My mom used to make milk soup too. With butter in it and narrow egg noodles and then she would toast some bread and cube it and put the toasted cubes in it. MMMMM good. I am surprised to see so many people who also had it. I thought we were the only ones. My mom was German but my dad was Polish.
26 Oct 2010 #53
My Oma ( German for grandmother) here is a German tradition " milk soup" she made me as a young girl that today I still enjoy.

egg whites ( beat till frothy/foamy

Into a small pot or sauce pan - add about a cup or so of milk and simmer slowly adding in the sugar to taste,add vanilla to taste and add the beaten egg white into hot mixture.

drink hot.
31 Oct 2010 #54
Yes I remember eating it when I was growing up in South Texas. We had a Jersey cow that gave lots of rich milk so we always had lots of milk. My Mom would skim the cream off for butter and then she would make milk soup with the skim milk. She simmered the milk and then added small noodles made with egg, salt and flour. They were delicious. The milk was slightly sweetened with sugar and a small amout of nutmeg or allspice was added for flavor. I don't have accurate measurements. I guess you'll have to experiment. Hope this helps!
3 Nov 2010 #55
I grew up in the northeastern part of north most island of Japan, where most of my neighbours were dairy farmers or potato owers. We got tons of milk even raw directly from them. My mom cooked milk soup for breakfast or lunch at least a couple of times a week from left over old rice, and this was my favorite; And still make this once a month or so on my own.

One meal was made up of following ingredients(I was/am a big eater); two bowls of Rice, 2 eggs, small amount of onion & potato & parsely & corn(or one of them at least), one spoon butter, some salt & pepper as you like, and 1.5 litre milk, 0.1-0.2 litre water added. If you want more carb, add more rice.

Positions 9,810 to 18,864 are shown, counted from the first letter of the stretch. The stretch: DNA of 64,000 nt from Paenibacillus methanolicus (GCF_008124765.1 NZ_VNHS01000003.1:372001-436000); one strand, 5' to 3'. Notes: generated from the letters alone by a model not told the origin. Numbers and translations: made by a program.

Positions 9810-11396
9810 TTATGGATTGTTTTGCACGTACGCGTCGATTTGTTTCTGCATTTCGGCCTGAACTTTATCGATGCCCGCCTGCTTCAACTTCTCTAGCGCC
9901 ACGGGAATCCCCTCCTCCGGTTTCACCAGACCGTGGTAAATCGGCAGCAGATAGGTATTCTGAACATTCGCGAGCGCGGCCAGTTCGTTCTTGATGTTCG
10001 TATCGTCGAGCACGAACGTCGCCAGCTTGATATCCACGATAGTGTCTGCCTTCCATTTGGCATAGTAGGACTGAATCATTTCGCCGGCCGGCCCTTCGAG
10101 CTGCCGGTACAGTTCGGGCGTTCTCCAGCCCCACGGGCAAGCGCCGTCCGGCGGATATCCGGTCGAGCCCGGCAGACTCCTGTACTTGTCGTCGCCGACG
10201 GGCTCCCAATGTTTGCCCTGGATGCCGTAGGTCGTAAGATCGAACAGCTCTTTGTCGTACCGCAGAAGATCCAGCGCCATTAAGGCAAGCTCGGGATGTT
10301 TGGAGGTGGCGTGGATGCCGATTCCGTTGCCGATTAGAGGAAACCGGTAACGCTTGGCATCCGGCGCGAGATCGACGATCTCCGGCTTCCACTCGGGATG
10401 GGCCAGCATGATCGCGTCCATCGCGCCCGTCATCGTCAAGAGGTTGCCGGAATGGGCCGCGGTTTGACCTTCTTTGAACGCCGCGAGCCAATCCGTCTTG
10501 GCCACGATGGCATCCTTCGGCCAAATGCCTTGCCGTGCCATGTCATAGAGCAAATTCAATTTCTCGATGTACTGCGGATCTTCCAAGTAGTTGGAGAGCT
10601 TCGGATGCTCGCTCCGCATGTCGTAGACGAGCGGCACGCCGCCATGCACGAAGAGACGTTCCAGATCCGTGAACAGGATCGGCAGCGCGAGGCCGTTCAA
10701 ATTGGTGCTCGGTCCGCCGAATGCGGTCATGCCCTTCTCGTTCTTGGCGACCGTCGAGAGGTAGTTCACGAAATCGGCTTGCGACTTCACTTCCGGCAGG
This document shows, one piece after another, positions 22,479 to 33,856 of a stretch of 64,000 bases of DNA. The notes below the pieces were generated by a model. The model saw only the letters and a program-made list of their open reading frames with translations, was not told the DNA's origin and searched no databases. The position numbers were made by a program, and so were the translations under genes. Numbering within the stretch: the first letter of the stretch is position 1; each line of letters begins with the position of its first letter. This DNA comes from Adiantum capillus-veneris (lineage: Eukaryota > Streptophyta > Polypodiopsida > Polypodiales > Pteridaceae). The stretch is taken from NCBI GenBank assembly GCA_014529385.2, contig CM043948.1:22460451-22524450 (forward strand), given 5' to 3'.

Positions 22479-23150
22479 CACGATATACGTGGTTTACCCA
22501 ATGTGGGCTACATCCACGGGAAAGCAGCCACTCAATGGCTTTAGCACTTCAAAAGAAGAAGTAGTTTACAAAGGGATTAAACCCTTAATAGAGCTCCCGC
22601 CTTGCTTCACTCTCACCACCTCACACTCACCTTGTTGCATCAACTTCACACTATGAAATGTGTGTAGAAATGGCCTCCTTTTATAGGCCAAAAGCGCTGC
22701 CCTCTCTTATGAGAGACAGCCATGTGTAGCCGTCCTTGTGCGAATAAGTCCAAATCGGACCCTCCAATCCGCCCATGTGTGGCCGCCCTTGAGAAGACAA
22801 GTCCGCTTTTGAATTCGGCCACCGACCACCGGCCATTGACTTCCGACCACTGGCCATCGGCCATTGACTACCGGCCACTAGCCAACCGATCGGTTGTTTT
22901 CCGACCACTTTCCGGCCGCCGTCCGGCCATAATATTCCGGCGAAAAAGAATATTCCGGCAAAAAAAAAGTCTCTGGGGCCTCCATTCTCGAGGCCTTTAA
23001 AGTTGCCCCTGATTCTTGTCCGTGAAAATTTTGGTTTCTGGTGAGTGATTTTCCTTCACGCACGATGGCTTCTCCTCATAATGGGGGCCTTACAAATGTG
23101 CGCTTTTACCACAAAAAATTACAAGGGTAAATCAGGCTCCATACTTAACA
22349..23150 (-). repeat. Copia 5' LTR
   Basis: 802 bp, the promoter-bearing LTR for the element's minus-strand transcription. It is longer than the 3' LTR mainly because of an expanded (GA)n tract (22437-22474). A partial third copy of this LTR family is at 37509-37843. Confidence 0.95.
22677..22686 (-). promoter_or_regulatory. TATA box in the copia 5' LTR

I start with non-milk material with small amount of water and boil it, then add milk with low heat while keep mixing it so milk doesn't burn out and stick to the bottom of the pot. Or use microwave to preheat milk.
24 Nov 2010 #56
My mom made all the time,I hated it as a kid,looked like eeg snot floating in hot milk.

The recipe should be destroyed,It was like being tortured when I had to eat it as a kid.
9 Jan 2011 #57
My Grate-grandmother/Grandmother/Mother/and I make a version of milk soup with lumps in it. It's called Maroona (SP?). You heat milk to between 70 and 90 degrees C. You want it hot, but not boiling. Then you mix about 1 heaping cup of flour with an egg and enough milk to make a batter just a little thicker than pancake batter. You drop that, about a tablespoon at a time, into the hot milk and it makes a sort of dumpling. Continue cooking about 2 minutes after all the batter has been dropped, but never boil it. YUM!

Is anyone else familiar with this version? Does anyone know it by another name, or know the correct spelling?

Thanks for any info.
15 May 2011 #58
We grew up eating this soup it was a solid feed when we had very little to eat. My mother used to mix the flour with milk into a dough then drop clumps of dough into the milk, making dumplings. We ate it with suger sprinkled on it and our dad used to eat it with salt on it. My oh my how your discussion has brought back memories.
13 Sep 2011 #59
This is what my grandma calls 'milk soup' I also called it potato soup. I have some leftover celery, onion, potatoes and milk that needs to be used up. Sounds to me like its a milk soup kinda night. I never could get the 'oogles' (dumplings like objects right) now I am going to try thanks to all of you. Dinner is going to be yummy tonight.
6 Nov 2011 #60
My mom made Egg Noodle Soup

3-4 eggs beaten and added to warm milk
salt and pepper
cook egg noodles separately then add to milk mixture.

I still make this all the time and love it!

Adjust milk and eggs by amount you want to make. I just eyeball it all in a saucepan.

The egg is what actually thickens the soup - no flour is used.
If it gets too thick, add a little more milk.